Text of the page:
Around the Island

Richard’s Almanac: Hard work for hungry fowls


This past week I decided to take some time to get rid of a few of the bald patches on the lawn by the side of my house.

A few years back I had a septic system replaced and I guess I could have used a little more topsoil. As a result, there are spots that are grassless and always dusty.

I had six bags loaded into the back of the Jeep. That way I’d only have to pull the bag and let it drop on the spot to be covered. I had already gotten my rake and shovel out of the shed and ready to go. But I could not find my favorite gloves. Sure, I had work gloves in the garage — some very tight and thin ones for working on cars and some thick, fat leather ones that were almost impossible to bend -— best for carrying wood for the fire.

But I could not find my favorites. That was a pair of old broken-in leather driving gloves. So I went through the ritual that occurs quite often when an item cannot be found — backtrack. When did I last wear them? So, I checked the usual places.

The pockets of my jackets, shelves in the garages, underneath cushions in my living room, in the trunk of the car, in my toolbox — everywhere that gloves could hide. No luck.

I’d just have to get my delicate hands calloused and dirty.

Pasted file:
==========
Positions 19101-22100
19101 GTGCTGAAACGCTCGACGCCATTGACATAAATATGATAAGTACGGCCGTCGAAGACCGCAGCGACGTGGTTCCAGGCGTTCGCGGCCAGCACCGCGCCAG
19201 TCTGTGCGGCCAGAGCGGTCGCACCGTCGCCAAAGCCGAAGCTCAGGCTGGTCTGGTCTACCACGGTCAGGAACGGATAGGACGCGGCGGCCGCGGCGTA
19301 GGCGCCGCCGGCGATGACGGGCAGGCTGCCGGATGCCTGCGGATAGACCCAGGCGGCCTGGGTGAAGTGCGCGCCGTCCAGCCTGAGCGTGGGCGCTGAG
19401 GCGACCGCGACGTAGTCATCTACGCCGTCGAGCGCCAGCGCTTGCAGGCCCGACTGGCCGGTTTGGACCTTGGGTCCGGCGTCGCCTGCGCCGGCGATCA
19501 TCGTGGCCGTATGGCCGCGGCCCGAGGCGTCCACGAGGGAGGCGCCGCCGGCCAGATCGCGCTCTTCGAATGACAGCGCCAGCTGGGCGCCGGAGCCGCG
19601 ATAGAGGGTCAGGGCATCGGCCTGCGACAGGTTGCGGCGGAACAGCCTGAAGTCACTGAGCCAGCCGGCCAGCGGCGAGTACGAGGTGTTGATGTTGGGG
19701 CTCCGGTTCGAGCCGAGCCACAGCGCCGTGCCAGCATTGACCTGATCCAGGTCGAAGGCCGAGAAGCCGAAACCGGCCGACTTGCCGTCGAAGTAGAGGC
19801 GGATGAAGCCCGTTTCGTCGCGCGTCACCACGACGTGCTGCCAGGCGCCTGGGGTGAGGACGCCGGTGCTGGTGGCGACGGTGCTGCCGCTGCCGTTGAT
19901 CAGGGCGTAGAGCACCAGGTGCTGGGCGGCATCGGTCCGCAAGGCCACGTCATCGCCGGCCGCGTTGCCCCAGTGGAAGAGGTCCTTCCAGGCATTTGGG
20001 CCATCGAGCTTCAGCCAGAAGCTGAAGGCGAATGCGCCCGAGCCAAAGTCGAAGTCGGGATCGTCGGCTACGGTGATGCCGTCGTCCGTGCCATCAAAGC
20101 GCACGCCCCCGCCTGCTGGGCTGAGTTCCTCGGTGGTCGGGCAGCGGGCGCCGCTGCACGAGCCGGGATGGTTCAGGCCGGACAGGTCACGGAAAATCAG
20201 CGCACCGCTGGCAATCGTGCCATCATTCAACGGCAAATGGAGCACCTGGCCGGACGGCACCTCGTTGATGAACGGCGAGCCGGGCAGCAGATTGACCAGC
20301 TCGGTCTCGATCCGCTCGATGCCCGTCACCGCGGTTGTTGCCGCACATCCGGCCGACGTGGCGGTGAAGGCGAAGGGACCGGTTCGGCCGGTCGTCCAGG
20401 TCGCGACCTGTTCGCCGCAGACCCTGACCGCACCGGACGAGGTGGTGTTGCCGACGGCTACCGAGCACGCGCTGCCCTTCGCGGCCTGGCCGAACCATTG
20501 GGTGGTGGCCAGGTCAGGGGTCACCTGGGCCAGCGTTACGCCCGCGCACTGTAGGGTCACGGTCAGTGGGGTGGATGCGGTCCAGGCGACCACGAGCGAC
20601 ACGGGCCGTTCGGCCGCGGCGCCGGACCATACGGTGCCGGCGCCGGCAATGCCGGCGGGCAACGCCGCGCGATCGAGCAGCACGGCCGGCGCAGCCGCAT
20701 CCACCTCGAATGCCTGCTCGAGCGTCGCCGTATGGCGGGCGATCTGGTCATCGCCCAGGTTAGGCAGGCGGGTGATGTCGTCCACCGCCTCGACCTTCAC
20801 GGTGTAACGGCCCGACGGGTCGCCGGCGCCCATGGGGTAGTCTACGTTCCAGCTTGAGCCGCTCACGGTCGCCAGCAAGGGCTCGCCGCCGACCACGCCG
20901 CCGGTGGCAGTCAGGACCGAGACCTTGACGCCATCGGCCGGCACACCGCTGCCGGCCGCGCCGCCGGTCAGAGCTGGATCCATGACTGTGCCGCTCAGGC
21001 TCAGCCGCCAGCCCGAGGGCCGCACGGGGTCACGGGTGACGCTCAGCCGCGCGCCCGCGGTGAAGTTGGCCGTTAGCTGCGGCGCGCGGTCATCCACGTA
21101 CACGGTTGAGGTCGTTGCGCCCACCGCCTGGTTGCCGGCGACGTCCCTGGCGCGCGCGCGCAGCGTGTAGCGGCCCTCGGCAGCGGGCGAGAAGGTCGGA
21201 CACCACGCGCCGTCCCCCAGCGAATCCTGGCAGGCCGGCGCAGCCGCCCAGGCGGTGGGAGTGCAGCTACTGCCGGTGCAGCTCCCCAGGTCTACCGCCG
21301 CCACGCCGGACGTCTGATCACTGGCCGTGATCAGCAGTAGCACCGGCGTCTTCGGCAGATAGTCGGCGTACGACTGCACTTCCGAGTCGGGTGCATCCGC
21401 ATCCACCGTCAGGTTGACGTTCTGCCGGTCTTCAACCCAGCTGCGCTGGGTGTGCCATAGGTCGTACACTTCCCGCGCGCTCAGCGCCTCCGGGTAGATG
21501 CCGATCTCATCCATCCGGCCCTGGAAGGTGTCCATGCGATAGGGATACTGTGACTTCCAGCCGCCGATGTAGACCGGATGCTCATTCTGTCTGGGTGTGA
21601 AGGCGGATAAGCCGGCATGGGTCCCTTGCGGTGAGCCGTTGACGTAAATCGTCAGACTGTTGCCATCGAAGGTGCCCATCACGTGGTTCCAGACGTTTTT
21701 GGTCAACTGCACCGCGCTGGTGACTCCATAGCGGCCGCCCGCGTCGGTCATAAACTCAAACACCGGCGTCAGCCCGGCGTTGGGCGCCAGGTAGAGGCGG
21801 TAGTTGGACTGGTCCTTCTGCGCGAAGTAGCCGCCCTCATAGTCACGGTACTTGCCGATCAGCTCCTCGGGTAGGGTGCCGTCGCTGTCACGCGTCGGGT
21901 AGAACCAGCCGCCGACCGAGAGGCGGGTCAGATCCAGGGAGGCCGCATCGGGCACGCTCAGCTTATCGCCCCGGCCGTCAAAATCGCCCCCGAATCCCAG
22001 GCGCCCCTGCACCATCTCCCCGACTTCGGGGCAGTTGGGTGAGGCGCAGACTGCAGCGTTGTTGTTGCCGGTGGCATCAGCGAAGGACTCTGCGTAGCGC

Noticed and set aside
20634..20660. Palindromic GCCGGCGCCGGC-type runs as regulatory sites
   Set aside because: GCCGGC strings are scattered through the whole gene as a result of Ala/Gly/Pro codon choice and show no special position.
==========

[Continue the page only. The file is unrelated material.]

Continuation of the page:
I dropped the bags in the appropriate places, cut them open and shoveled the soil around and raked it. Then I spread the grass seed everywhere it was necessary. I always make a point of getting seed that’s supposed to grow in dense shade because there are so many trees around. I do not have a roller so I took a scrap piece of plywood about two feet by four feet and laid it on the seeded soil. Then I walked on it to press the seeds into the dirt.

All pretty standard stuff for planting grass. Next came the soaking part, spraying liberally with the hose getting every area very wet. I don’t claim to be any landscaper or gardener but I do know my way around a lawn. The next task would be to give the lawn plenty of water multiple times per day for the next week or so.

I went into the house to clean up. I still couldn’t figure out what happened to my gloves and it made me more and more frustrated — then I heard noises outside.

There were my granddaughter’s five chickens eating my grass seed. She lives in the house adjacent to mine and lets the chickens out of their coop to free-range. And that range extends to my property where they thought I had prepared a meal for them. So I clapped my sore hands and yelled and then sprinkled them with the hose. They left.

I called Myla and she agreed to keep them cooped until the seeds sprouted. I also told her that I noticed that one chicken seemed to be being bullied by the others — it’s what they call a “pecking order,” I learned.

I also asked Myla if she had seen my gloves.

“Last time I got in the Jeep and they were on the seat, I put them in the glove compartment,” she explained.

So the next day after watering the seed, lo and behold a mother turkey and five babies walk across the lawn and start to eat the seed!